And finally, the people who love you can really help pull you out of the dark sadness that comes with loss. Because, much as it doesn’t make sense, part of you wants to stay sad. When my mother died, I wanted to curl up in my grief and shut everything else out. It felt like I was closer to her there in the darkness, clinging to memories of her. Your people know that isn’t good for you. They want you back in the light where living takes place. They want you to keep going.
Ironically, it is the same thing when you have your first baby. Everyone who has been there knows how hard it is. They pool around you because they want to soften the blow and encourage you to hang in there. (Once you are on to your second baby, however, you’re on your own.)
Just as there is no way to truly prepare for how life changing a new baby will be, there is no way to really prepare for a loss. In both cases, there will be pain and suffering. There’s no getting out of it. However, just as you try to prepare yourself for a child, you can try to prepare yourself for losing someone.
You do that by showing them you love them as much as possible. You forgive easily. You say ‘yes’ to plans or make some. You remember birthdays. And when they are walking out the door, you give them a hug and tell them you love them because you really don’t know if, like me and my mom, that will be the last time you get to talk to them.
The day my mother died, my sister’s mother-in-law was cleaning out my sister’s refrigerator in preparation for "the food". I thought she was being a little overzealous — until it came.
Unannounced, a stream of southern women came in carrying the predicted food. First, there was the biggest box of donuts I have ever seen. There was soup and chili and a meat and cheese tray and fried chicken and Pinterest inspired breakfast biscuit things. There was a basket of snacks for the eventual car ride north for my mom’s service. One woman, knowing how much food was coming, brought stacks of paper products so we wouldn’t have to worry about doing dishes. It was like an army of kindness came marching through my sister’s kitchen. Turns out southern hospitality is no myth, and its reputation as the pinnacle of graciousness is well deserved.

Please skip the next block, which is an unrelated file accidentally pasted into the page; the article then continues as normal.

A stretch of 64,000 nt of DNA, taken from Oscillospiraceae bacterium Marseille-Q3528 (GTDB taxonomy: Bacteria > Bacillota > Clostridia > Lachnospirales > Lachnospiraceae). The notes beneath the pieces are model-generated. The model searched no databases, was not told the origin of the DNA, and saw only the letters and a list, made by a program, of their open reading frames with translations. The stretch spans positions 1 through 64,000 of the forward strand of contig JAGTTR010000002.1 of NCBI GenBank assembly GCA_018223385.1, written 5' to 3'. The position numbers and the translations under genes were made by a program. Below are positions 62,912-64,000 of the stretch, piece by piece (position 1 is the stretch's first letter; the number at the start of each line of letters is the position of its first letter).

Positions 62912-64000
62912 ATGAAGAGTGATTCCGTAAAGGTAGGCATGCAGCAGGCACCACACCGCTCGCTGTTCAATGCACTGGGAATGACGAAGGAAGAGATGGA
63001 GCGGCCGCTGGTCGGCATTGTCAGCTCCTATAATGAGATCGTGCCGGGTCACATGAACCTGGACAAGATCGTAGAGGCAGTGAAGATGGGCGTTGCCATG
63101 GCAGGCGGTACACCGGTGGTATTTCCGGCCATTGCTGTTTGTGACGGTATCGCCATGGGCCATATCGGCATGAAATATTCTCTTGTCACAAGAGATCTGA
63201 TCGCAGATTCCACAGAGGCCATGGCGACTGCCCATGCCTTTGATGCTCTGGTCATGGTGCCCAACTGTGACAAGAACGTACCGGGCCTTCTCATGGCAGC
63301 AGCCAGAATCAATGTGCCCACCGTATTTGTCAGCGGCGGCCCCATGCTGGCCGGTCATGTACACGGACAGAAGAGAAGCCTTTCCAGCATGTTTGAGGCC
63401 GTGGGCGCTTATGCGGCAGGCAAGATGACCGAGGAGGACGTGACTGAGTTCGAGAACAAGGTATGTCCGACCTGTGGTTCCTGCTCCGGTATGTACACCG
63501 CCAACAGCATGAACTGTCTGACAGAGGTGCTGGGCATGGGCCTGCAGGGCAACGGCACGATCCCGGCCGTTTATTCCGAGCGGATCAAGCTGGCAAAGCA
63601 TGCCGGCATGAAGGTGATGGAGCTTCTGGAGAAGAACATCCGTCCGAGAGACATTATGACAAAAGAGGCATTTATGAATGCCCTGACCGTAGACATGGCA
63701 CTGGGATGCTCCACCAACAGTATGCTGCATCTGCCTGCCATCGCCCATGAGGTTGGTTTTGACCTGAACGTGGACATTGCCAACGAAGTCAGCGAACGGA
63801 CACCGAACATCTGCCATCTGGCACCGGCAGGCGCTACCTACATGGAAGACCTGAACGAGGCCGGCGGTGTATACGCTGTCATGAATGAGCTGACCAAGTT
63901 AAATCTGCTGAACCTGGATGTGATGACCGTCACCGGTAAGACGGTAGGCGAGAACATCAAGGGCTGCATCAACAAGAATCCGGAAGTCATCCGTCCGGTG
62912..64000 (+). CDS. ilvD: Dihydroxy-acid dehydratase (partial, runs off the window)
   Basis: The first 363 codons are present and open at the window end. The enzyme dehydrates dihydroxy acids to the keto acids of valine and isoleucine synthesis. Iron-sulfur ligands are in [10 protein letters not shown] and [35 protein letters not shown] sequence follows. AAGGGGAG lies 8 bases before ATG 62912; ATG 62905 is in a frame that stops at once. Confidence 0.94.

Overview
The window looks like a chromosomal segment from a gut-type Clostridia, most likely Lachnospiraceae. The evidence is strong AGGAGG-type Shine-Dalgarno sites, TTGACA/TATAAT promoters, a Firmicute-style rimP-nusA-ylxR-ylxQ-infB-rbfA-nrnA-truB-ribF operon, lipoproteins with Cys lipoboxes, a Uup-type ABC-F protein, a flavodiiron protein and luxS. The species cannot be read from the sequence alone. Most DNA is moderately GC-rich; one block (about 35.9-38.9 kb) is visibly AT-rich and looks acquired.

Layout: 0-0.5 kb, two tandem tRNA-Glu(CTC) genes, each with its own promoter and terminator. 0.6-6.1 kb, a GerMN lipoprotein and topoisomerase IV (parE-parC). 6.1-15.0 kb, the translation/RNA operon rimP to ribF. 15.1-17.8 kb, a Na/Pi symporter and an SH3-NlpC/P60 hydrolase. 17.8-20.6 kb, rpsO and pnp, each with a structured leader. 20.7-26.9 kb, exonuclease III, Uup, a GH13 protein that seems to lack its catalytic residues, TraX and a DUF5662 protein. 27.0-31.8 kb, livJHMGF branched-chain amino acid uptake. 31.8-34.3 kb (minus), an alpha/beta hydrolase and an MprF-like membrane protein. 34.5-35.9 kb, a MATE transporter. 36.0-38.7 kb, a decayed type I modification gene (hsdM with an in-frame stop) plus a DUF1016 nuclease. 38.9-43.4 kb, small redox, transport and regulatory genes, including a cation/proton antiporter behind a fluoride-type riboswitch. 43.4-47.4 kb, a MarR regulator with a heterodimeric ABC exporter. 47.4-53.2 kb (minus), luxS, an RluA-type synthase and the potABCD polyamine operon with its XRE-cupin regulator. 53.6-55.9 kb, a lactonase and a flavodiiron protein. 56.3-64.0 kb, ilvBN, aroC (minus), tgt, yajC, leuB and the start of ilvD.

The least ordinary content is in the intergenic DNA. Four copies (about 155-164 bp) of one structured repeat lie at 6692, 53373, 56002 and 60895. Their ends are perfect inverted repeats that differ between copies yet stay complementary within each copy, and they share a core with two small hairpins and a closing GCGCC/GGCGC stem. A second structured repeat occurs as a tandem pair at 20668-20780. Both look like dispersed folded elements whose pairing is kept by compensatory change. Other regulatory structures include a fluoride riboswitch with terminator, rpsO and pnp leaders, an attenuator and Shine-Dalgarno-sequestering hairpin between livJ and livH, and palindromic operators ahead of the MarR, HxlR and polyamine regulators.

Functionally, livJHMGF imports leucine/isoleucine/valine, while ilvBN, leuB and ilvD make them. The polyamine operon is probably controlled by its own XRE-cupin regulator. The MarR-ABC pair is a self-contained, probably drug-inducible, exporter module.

I’m from the north. But for a few exceptions, like, Italian families, up here people ask, they offer, they have the best intentions, but our northern culture generally gets in the way of follow through. The polite thing for us to say is, “thank you, but you don’t have to do that.” I was talking to one of my sister’s southern friends about it and she said, “Oh, you don’t ask if people need help, they’ll say no. You just have to show up.”
Death, like colic, happens. The same way you get through night after night of walking your screaming infant while patting him on the back, longing for sleep, is the same way you get through a loss. You keep moving knowing that this moment of pain won’t last forever, knowing that people who love you are depending on you to keep your shit together, knowing that, in the end, human connection is the whole point and sometimes you suffer the most for the people you love the most.
I'm no expert on loss, just as I'm no expert on raising children. In fact, I tend to assume I’m doing it wrong in both cases. But the real secret is you don't have to be an expert when it comes to being a mom, or moving on after losing one, or, in general, being a loving and loved human. You just have to show up.
I like to throw things.